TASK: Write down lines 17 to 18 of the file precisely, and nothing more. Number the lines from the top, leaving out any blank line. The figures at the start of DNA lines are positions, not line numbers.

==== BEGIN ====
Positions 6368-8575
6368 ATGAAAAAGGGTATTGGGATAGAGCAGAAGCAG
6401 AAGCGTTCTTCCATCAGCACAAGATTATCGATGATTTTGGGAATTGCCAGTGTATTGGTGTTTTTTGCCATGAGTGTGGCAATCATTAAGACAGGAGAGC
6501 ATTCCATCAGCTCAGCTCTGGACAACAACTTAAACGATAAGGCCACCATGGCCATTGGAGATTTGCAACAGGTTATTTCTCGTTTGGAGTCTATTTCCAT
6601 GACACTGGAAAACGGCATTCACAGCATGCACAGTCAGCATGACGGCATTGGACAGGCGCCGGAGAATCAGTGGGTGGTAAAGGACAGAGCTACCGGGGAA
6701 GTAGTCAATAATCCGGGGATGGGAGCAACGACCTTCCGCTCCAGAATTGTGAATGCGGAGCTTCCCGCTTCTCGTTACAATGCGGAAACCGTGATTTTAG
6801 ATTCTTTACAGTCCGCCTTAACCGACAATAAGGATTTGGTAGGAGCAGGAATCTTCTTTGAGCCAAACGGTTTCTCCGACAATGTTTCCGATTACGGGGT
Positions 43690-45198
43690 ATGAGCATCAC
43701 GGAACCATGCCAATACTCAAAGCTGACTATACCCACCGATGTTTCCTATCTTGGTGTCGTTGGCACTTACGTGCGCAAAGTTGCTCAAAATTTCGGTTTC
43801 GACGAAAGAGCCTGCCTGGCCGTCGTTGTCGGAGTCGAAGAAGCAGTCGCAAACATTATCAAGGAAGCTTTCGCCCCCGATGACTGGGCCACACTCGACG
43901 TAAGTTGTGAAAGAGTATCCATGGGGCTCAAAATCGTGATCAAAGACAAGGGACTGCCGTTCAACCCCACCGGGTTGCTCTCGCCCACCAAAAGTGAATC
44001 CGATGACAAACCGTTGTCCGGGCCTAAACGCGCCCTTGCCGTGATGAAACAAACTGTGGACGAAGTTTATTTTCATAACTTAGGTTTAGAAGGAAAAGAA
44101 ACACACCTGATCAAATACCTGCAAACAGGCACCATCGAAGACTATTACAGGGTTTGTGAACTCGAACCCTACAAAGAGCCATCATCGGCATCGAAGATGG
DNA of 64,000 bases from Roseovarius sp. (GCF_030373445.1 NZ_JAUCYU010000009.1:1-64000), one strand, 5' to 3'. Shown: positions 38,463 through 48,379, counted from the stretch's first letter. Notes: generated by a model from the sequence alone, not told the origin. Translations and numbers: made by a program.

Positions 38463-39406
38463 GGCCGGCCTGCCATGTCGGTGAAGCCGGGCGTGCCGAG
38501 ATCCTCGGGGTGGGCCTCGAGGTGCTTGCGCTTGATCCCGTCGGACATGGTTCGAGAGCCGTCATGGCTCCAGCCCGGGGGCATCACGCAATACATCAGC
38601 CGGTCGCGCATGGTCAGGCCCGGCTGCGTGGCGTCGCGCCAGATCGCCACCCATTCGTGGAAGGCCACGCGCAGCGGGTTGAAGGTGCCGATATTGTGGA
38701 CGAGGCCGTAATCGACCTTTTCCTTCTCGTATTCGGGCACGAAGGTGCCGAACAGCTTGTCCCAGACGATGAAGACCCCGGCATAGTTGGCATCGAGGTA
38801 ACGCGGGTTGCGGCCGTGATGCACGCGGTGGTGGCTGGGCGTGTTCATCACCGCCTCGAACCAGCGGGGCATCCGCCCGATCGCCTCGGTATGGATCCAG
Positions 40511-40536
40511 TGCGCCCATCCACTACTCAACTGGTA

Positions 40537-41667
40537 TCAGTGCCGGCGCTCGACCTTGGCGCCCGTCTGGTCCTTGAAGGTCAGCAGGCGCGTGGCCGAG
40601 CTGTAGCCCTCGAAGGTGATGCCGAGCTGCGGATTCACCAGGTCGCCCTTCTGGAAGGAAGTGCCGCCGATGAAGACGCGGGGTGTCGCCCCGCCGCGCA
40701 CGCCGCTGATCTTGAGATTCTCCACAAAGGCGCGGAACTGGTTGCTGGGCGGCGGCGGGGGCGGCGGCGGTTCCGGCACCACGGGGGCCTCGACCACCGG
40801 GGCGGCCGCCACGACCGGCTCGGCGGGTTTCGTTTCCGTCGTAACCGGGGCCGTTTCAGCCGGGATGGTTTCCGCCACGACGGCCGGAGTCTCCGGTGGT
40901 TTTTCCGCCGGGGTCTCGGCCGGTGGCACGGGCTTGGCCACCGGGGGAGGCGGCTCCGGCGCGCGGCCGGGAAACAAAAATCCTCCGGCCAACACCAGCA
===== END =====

38463 GGCCGGCCTGCCATGTCGGTGAAGCCGGGCGTGCCGAG
38501 ATCCTCGGGGTGGGCCTCGAGGTGCTTGCGCTTGATCCCGTCGGACATGGTTCGAGAGCCGTCATGGCTCCAGCCCGGGGGCATCACGCAATACATCAGC